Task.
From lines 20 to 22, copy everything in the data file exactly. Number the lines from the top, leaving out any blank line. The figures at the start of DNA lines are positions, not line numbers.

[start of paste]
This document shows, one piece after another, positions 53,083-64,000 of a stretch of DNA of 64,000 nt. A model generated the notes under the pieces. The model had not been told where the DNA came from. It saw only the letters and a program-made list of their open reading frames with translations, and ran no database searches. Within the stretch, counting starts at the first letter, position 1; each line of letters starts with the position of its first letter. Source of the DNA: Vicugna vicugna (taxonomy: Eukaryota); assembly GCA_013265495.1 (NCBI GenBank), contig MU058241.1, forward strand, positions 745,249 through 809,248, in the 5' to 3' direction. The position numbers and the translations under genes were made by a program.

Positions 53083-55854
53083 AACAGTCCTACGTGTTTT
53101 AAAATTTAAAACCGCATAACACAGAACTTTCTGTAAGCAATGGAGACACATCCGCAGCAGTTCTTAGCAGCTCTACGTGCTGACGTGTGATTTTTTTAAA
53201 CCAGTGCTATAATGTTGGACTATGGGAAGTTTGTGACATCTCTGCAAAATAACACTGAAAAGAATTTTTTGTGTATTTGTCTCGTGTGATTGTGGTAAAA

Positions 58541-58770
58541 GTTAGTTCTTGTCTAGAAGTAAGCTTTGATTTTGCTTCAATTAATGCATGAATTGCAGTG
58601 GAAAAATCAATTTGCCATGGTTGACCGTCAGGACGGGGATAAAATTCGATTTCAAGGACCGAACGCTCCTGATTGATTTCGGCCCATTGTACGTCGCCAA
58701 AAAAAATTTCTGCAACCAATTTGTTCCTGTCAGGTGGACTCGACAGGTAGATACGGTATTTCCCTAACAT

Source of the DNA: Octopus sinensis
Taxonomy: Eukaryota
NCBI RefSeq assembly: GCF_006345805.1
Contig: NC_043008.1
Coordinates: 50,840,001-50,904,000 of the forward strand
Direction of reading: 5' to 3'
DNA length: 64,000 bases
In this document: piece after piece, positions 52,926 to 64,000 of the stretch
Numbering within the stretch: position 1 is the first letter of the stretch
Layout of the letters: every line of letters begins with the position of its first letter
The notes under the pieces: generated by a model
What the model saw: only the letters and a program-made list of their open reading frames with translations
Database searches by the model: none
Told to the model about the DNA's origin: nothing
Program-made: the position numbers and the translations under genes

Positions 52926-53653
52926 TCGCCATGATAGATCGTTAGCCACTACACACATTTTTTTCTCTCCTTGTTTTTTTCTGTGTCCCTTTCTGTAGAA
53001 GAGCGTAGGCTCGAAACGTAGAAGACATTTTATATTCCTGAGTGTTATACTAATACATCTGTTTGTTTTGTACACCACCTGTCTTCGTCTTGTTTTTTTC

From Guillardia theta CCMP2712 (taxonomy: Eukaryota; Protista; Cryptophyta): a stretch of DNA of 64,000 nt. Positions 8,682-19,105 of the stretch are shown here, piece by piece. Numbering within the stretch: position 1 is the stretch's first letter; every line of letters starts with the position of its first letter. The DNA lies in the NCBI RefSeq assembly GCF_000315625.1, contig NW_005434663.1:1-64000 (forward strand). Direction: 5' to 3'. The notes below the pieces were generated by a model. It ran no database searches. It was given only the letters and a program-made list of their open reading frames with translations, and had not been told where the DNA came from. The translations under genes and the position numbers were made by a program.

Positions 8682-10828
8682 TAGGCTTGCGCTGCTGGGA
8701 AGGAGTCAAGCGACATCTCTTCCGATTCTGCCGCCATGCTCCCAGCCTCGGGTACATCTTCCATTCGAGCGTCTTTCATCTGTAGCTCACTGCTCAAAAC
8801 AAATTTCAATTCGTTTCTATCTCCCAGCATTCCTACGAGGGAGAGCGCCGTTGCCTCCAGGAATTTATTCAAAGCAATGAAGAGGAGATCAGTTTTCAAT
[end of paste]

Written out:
The notes under the pieces: generated by a model
What the model saw: only the letters and a program-made list of their open reading frames with translations
Database searches by the model: none